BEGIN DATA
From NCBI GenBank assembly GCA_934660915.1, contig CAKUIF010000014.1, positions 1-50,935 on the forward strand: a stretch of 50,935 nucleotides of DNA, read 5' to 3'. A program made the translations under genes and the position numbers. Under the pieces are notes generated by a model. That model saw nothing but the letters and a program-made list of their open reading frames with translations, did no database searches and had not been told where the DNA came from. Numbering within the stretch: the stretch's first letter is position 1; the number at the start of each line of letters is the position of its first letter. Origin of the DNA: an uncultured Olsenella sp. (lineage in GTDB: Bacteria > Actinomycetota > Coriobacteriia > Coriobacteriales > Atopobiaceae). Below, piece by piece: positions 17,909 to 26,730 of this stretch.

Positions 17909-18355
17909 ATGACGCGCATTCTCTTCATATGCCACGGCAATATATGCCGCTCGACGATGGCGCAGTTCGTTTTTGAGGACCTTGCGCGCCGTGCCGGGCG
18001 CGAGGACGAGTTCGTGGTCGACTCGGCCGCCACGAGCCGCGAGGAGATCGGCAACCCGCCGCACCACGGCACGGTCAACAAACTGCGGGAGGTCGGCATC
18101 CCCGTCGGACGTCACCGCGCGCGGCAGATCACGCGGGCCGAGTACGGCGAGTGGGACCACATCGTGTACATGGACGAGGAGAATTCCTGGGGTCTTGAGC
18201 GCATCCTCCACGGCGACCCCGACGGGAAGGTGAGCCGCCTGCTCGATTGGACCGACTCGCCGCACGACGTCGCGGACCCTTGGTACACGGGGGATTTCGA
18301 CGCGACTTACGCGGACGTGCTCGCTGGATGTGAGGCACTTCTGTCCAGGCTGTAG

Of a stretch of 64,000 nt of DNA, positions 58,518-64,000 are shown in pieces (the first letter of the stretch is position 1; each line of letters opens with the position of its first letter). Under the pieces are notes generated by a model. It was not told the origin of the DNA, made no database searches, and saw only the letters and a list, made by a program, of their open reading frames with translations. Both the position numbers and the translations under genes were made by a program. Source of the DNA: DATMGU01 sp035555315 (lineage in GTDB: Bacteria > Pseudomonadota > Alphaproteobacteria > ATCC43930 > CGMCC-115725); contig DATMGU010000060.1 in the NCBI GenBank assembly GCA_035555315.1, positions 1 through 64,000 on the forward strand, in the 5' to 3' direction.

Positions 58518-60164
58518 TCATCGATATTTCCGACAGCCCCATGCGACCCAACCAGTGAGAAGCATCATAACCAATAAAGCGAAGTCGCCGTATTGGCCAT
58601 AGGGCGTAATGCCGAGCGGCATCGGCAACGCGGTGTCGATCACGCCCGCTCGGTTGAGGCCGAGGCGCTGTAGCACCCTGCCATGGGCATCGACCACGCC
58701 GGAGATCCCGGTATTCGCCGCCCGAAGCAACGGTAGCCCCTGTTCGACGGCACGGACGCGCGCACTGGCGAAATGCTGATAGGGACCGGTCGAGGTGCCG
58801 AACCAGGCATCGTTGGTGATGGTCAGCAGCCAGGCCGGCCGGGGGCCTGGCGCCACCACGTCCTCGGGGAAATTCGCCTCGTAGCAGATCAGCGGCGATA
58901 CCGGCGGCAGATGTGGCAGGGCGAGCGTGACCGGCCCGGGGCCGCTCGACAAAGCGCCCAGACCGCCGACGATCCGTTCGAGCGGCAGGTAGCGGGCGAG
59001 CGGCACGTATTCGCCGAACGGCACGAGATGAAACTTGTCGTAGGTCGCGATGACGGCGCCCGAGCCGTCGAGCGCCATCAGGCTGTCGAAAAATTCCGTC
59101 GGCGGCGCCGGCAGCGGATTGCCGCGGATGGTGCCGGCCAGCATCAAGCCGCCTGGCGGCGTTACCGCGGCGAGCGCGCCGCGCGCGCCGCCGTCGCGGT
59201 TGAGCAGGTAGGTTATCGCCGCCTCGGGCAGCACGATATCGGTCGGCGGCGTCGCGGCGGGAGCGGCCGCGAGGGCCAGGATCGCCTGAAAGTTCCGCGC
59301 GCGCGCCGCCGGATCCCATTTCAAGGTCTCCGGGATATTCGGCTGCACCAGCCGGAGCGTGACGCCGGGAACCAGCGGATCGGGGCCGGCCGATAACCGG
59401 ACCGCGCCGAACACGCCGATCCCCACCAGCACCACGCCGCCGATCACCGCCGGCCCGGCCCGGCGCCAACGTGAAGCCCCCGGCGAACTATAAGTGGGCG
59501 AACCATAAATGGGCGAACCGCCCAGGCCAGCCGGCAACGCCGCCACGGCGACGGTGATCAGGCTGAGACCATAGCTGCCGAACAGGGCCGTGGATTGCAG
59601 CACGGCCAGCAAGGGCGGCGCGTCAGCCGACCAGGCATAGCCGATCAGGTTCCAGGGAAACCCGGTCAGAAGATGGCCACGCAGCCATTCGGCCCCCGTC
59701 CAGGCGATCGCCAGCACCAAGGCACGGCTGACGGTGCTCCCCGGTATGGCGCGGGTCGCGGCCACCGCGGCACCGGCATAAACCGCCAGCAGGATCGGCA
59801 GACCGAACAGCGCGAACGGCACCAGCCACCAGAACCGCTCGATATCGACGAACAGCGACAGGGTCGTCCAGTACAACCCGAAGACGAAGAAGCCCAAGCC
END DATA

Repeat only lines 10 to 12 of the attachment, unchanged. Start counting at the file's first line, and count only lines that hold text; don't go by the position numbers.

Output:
58518 TCATCGATATTTCCGACAGCCCCATGCGACCCAACCAGTGAGAAGCATCATAACCAATAAAGCGAAGTCGCCGTATTGGCCAT
58601 AGGGCGTAATGCCGAGCGGCATCGGCAACGCGGTGTCGATCACGCCCGCTCGGTTGAGGCCGAGGCGCTGTAGCACCCTGCCATGGGCATCGACCACGCC
58701 GGAGATCCCGGTATTCGCCGCCCGAAGCAACGGTAGCCCCTGTTCGACGGCACGGACGCGCGCACTGGCGAAATGCTGATAGGGACCGGTCGAGGTGCCG